That's the question Palo Alto is trying to answer as it contemplates the largest "planned community" project in the city's congested planning pipeline: a proposal by Jay Paul Company to build two four-story office buildings at 395 Page Mill Road. On Wednesday, the city unveiled a new tool for answering the question: a pro forma analysis that seeks to gauge whether Jay Paul has offered enough in "public benefits" to merit the requested zone change.
If Jay Paul's plan is approved, the developer would build a new police headquarters for the city in exchange for permission to construct 311,000 square feet of office development next to AOL's Silicon Valley headquarters. The report from the city's consultant, Applied Development Economics (ADE), suggests this is a reasonable tradeoff, at least economically speaking (a separate Environmental Impact Report will analyze potential parking and traffic problems).
The economic analysis is the first of its kind. It was prompted by a swell of community frustration about recent planned-community projects whose benefits didn't materialize as promised. The two most often cited examples are the public plazas that were offered by developers but that were later subsumed by Caffe Riace and Saint Michael's Alley. Earlier this year, City Manager James Keene and the City Council agreed that it would be useful to have a third party evaluate the values of the zone change and the proposed benefits, respectively.
In its report, which the City Council is scheduled to discuss Monday night, ADE estimates that Jay Paul can cover the $49 million cost of the new police building and still walk away with 17 percent profit over 30 years, though it acknowledges that the profit could drop dramatically if interest rates were to rise or the hot real estate market were to cool down. It assumes that the building would reach 98 percent occupancy and that interest rates will remain at their present low levels.
The report notes that developers "typically require a pro forma result in excess of 20 percent IRR (internal rate of return) so there is a margin to cover inevitable cost increases when projects are actually developed."
ADE also determined that if the city asks Jay Paul to reduce the scale of the project, it would significantly restrict its ability to provide a public benefit and still achieve the same rate of return. According to ADE, if the project were reduced by 25 percent, the public benefit would have to be reduced by about 60 percent to achieve the same return on investment. That's because construction would entail many fixed costs, including the land and the site development, which is "complicated under any development scenario" because of toxic contamination at the site. Because development of any sort would be expensive at this site, the public benefit would have to be reduced from $49.3 million to $26.9 million, the report states.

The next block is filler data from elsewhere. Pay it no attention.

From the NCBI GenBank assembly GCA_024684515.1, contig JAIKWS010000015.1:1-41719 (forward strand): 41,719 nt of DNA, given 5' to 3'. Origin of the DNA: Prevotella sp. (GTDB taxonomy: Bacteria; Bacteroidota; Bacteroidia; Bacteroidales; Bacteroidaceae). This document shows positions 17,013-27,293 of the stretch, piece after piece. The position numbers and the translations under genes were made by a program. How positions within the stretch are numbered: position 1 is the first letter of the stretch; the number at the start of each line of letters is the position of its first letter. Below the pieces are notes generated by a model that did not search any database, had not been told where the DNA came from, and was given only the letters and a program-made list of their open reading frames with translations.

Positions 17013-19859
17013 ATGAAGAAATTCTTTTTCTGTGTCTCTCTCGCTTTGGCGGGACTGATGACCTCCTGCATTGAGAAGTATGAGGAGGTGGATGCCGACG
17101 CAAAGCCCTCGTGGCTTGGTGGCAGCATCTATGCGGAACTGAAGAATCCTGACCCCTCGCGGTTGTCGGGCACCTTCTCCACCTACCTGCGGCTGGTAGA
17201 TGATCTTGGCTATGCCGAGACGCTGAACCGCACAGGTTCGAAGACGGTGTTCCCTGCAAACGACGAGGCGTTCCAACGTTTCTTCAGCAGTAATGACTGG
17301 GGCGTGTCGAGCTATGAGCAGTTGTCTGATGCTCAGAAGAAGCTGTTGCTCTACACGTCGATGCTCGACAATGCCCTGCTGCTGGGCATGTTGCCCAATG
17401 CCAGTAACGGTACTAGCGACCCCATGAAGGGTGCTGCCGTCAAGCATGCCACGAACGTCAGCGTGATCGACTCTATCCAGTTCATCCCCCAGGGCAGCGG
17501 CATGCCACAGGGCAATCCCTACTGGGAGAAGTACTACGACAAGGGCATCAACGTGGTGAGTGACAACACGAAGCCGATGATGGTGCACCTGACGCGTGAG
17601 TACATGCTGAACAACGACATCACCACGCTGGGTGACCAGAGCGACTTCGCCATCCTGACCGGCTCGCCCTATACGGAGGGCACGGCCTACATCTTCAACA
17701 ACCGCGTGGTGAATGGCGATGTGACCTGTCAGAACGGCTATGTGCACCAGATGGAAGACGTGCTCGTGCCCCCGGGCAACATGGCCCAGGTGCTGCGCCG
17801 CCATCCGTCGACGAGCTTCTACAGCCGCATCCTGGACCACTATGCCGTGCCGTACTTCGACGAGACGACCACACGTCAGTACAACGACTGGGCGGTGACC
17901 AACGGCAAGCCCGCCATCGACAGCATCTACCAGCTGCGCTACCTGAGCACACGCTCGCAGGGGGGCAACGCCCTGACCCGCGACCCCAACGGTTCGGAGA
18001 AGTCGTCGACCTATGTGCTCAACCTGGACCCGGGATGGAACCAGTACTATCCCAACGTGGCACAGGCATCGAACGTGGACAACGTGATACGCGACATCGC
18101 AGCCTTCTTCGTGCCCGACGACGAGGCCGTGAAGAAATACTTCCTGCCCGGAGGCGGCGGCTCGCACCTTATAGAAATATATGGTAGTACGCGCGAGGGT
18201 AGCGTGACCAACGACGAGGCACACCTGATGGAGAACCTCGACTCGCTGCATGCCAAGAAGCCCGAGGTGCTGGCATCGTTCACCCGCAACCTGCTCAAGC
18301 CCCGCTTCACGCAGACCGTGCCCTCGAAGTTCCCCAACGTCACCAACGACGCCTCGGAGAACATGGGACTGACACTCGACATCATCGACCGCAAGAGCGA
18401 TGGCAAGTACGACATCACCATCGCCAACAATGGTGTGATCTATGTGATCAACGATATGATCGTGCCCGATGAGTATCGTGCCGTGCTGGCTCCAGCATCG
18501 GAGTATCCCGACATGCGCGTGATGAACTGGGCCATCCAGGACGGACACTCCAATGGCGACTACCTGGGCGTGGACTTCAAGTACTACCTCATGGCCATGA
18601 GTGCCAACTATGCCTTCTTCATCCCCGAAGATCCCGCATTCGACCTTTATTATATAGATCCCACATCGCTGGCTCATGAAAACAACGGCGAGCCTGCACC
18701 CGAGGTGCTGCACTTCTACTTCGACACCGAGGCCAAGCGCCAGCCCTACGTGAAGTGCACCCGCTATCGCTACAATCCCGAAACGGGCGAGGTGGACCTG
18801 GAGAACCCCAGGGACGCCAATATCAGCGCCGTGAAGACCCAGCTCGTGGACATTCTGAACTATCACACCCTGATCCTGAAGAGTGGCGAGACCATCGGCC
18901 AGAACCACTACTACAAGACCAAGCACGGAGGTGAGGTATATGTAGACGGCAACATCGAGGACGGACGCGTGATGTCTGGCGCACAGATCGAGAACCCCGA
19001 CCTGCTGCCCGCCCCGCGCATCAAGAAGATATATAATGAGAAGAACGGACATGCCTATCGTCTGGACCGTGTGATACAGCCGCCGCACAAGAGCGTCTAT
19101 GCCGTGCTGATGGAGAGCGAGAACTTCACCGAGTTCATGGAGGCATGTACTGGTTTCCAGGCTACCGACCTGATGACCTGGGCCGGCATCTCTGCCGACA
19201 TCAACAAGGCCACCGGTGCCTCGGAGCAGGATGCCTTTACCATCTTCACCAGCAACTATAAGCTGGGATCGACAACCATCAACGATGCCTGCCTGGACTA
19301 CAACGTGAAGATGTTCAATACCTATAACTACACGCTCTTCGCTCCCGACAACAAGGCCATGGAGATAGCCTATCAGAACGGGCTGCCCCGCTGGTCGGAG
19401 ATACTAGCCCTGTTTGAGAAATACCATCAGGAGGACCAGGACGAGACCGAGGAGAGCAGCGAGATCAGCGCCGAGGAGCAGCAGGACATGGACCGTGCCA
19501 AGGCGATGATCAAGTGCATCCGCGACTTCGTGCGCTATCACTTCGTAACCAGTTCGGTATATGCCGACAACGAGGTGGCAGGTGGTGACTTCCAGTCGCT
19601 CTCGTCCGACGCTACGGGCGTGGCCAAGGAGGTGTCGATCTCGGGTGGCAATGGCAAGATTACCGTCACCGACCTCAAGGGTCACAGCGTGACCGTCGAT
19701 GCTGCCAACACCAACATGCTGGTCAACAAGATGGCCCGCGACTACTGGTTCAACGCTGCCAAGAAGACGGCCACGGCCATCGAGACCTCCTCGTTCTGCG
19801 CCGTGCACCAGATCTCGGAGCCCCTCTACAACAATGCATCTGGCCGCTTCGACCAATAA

If the project were reduced by half, the report states: "There would be no possibility of any public benefit contributions and still achieve the same rate of return."
The economic analysis is being performed at a time when the council is weighing a range of options, including a bond measure and an increase in hotel taxes, to fund needed infrastructure improvements. Replacing the city's small and seismically deficient police headquarters in downtown Palo Alto is at the top of the city's priority list.
Even so, council members and planning officials have maintained that constructing the police building will not, in itself, win Jay Paul the city's approval. The company will also have to find a way to prevent potential parking and traffic problems at what is already one of the most congested sections of the city. Planners had expected to provide on Monday a preliminary analysis of the Jay Paul development's traffic impacts, but that report was delayed because of staff's concern that some of its assumptions may be incorrect.
The traffic analysis for the Jay Paul proposal is now scheduled to be released early next year, according to a staff report.